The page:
Advice For Buying A Cot

Newborns spend most of their time sleeping, sometimes as long as twenty hours a day, so choosing the right cot is an extremely important decision. Cots are available in many styles and designs, making it easy to find just the right color to match your baby's nursery. Most infant cots have sides that drop down to make it easier to pick up your baby and some models will grow with your child, transforming into a toddler bed when your child outgrows the cot. Your baby's cot should meet the current infant bedding safety standards. Ensure that the cot is deep enough to hold your baby safely.

The sides should be at least 500 mm higher than the mattress when it is in its lowest position. The bars should be at least 45 mm apart to prevent your baby's arms and legs from becoming trapped between them, but no more than 65 mm apart so her head will not slip through. Make sure every component of your cot is sturdy and firmly attached.

Check the bars, the mattress base, and the drop sides, as well as any other panels or pieces for stability and for protruding knobs or hardware that may catch your infant's clothing. The mattress should fit snugly inside the cot, coming within at least 25 mm of the sides of the cot. Any paint used on the cot should be lead-free to prevent future learning delays and neurological complications. The placement of your baby's cot in the nursery is another important safety factor. Avoid placing the cot near windows, especially those with curtains or blinds.

Cords on window coverings are a leading cause of strangulation in young children. You should also consider placing the cot away from other furniture that may help your little one climb out of her bed in the future. Lamps and heaters can also pose dangers if they are left to close to your baby's cot.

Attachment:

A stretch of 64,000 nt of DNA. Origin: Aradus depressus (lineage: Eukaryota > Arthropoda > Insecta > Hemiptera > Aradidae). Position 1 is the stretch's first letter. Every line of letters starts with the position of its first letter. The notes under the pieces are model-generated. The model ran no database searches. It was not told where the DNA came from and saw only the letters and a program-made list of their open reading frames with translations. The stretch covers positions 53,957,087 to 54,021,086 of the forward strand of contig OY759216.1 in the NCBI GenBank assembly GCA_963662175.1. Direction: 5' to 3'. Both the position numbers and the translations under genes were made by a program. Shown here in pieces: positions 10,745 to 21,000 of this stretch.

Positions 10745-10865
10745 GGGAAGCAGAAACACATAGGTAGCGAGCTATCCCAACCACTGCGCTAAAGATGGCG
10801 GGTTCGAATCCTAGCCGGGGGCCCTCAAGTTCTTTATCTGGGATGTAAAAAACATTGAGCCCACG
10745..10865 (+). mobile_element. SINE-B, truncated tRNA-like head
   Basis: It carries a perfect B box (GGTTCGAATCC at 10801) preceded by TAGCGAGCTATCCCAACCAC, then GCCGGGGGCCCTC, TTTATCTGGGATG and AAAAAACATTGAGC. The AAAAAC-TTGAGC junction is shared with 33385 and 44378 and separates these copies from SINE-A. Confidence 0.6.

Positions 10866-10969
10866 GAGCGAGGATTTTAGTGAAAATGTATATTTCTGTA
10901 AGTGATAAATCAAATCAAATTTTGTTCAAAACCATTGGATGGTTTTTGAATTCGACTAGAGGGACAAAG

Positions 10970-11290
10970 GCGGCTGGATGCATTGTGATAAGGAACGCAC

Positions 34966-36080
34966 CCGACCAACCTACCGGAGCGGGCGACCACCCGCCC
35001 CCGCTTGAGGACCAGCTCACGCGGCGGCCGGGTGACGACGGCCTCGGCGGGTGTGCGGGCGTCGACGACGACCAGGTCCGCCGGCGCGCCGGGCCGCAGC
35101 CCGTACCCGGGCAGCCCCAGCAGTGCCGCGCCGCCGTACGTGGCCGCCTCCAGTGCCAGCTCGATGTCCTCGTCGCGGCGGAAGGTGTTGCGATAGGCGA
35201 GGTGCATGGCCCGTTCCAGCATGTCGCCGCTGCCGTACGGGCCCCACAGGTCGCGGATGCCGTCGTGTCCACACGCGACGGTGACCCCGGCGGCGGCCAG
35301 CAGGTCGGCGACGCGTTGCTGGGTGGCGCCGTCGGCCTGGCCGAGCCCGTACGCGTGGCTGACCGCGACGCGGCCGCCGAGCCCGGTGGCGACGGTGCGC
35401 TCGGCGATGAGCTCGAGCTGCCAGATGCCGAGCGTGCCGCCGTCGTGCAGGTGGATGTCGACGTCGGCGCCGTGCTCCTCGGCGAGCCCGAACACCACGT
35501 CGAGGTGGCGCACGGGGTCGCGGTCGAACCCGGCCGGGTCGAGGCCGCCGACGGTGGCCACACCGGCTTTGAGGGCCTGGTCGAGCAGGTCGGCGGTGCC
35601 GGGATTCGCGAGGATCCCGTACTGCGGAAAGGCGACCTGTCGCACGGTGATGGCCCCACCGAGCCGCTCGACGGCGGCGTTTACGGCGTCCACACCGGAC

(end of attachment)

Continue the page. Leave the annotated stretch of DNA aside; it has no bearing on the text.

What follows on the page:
Do not hang pictures, mirrors, or other objects that may fall on your infant directly above the cot. When you put your baby down to sleep or nap in her cot, always lay her on her back to reduce the risk of Sudden Infant Death Syndrome. Refrain from using a pillow with your child until at last two years of age and keep toys with small parts or elastic cords out of the cot. Always leave the drop sides locked in the up position and lock any rolling casters as well. To prevent burn injuries, never use electric blankets, heating pads, or hot water bottles in your infant's cot. Once your infant can sit up on her own, you should move the mattress to the lowest position to keep her from falling over the edge when she begins to pull up.

After she learns to lift herself to a crawling position, it is time to remove any hanging toys like mobiles that could strangle her. When she is pulling herself up to a standing position, remove any large toys or bumper accessories in the cot that may serve as climbing aids. Once your little one starts climbing, or when her chest is above the cot's top rail, it is time to move her to a toddler or standard sized bed.

Gary Clay is an authority on cots and owner of Nursery Furnitureshop, MonkeyShine


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